With the exceptionally welcome news that the ninth Ebola virus outbreak has ended in the Democratic Republic of Congo, AidEx takes a look at the integral ways the virus was contained sooner than expected.
Past lessons learnt
The Government and global community avoided repeating mistakes of 2014 in west Africa and the DRC, when it took months to mobilise substantial funds for Ebola affected countries. This was described as a "wake-up call" by the World Bank president Jim Yong Kim, when announcing the establishment of the Pandemic Emergency Financing Facility.
In conjunction with the DRC raising the alarm as early as possible, generous donations ensured that in addition to the US$4million put forward by the government, $63 million was secured swiftly from global donors to finance the three-month action plan within 48 hours of the donations being released. The UN, World Food Programme, DFID, USAID and the World Bank alongside Germany, Japan and several other countries ensured the funding became quickly available.
Such funds enabled a speedier deployment of air transportation and helped humanitarian workers to reach remote villages where the outbreak had begun. 11,300 lives were lost to the virus between 2014 and 2016, in comparison to 29 this year.
life-saving leadership and local capacity utilisation
‘Local ownership remains the cornerstone of a successful response’, wrote the country’s health Minister, Oly Ilunga Kalenga. The DRC’s Ministry of Health facilitated an effective response to the outbreak which was identified in early May. The government’s implementation of major response systems made it easier for the international community to then support these existing efforts.
Kalenga explained how working with the community to spread public health awareness went a long way, such as using religious leaders and motorcycle taxi drivers to promote information campaigns around vaccination and hygiene. Carrying messages through the community prevented the virus from ripping through Mbandaka, a major urban centre of more than 1 million people.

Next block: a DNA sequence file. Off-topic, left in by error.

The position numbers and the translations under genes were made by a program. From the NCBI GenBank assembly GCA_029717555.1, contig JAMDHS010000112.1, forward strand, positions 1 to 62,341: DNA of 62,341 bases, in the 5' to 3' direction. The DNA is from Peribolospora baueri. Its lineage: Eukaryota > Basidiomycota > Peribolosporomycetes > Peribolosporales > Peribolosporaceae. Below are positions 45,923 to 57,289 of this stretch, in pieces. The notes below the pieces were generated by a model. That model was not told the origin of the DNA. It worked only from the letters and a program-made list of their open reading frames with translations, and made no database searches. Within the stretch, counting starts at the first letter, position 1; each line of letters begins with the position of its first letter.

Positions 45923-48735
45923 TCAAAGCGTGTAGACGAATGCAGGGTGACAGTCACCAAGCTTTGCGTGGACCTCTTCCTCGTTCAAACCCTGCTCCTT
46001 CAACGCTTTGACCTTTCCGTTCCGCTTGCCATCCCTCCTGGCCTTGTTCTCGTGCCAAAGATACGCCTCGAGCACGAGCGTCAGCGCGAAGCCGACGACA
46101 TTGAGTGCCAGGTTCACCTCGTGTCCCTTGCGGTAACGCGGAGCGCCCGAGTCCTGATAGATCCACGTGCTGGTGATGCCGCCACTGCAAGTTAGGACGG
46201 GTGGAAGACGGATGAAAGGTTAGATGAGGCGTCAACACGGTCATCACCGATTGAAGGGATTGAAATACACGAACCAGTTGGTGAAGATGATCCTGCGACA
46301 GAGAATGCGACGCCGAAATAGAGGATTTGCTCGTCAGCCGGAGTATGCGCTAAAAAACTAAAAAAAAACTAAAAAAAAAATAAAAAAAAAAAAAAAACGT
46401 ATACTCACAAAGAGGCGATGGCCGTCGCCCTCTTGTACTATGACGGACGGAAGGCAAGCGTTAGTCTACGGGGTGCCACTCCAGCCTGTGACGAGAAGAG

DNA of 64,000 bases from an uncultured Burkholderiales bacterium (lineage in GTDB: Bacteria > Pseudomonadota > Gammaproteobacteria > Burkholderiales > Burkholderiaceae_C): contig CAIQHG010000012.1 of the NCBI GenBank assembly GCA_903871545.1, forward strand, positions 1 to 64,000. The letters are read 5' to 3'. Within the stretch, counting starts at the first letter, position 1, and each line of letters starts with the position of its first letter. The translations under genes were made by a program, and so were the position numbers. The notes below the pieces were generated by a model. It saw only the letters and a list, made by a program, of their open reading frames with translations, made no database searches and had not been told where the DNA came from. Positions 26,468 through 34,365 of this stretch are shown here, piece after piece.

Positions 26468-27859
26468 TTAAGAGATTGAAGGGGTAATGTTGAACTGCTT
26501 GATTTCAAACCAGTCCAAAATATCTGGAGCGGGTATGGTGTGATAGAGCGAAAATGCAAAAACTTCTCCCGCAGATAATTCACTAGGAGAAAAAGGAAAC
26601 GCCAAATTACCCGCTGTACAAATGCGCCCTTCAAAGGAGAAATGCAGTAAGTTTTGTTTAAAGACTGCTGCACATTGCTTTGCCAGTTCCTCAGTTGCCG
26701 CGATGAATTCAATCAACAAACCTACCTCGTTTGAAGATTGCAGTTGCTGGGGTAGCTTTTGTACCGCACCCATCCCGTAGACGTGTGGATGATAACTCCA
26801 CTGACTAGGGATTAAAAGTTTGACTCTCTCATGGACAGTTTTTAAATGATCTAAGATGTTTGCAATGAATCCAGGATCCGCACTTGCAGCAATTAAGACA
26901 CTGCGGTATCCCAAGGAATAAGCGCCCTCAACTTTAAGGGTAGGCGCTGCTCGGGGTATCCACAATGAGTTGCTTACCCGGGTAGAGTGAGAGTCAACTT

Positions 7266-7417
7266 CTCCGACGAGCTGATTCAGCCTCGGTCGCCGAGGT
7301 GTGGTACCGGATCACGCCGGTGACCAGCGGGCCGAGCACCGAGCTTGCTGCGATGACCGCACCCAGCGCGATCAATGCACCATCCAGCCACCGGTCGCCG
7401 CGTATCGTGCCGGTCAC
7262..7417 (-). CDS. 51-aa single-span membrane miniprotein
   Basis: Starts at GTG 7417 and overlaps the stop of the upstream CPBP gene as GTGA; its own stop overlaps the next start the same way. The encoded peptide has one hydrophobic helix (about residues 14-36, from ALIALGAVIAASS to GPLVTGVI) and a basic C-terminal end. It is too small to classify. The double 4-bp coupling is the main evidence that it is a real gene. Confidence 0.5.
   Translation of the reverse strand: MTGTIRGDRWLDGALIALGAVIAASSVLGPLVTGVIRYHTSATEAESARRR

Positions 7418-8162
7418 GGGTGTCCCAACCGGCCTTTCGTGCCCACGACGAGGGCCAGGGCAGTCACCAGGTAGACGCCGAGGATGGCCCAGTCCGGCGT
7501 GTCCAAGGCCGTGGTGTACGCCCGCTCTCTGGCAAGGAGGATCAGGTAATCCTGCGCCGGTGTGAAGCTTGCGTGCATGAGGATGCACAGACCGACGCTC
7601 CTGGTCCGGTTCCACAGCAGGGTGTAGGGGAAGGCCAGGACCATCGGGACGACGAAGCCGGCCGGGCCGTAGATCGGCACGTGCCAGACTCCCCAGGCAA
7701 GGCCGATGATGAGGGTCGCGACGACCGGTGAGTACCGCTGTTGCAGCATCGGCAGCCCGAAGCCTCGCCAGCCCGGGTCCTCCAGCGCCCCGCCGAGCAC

WHO Director-General, Dr Tedros Adhanom Ghebreyesus, remarks on the "tireless efforts of local teams" and commended the government on implementing the “kind of leadership that saves lives”.
strong partnerships and innovative treatment
With regards to wider international efforts, teams like UK DFID’s Public Health Rapid Response Team were some of the first deployed on the ground to tackle the emerging outbreak. Working alongside the Wellcome Trust and Norwegian government, DFID helped develop an Ebola vaccine to protect people vulnerable to the infection.
Ahead of the outbreak, the new vaccine was trialled by teams in Guinea where it proved safe and effective to use, and supplied to the Congo by US pharmaceutical company Merck. In turn, this positively challenged the previous stigma through altering community perceptions of the virus which is now seen as treatable. Throughout the outbreak 3,330 people were vaccinated by WHO and MSF teams.
Remarking on the success of pan-African regional cooperation, WHO’s Regional Director for Africa, Matshidiso Moeti commented:
“Dozens of experts from Guinea spent weeks leading Ebola vaccination efforts here, transferring expertise which will enable the DRC to mount an effective response both within its borders and beyond”.
The containment of the latest wave of Ebola is a positive reflection on just how effective humanitarian responses can be when organisations across sectors on different levels work together. With innovation, strong preparation and collaborative partnerships - combined with empowering communities with information, the DRC was able to establish strong foundations which international efforts could support and collectively prevent the further spread of the disease.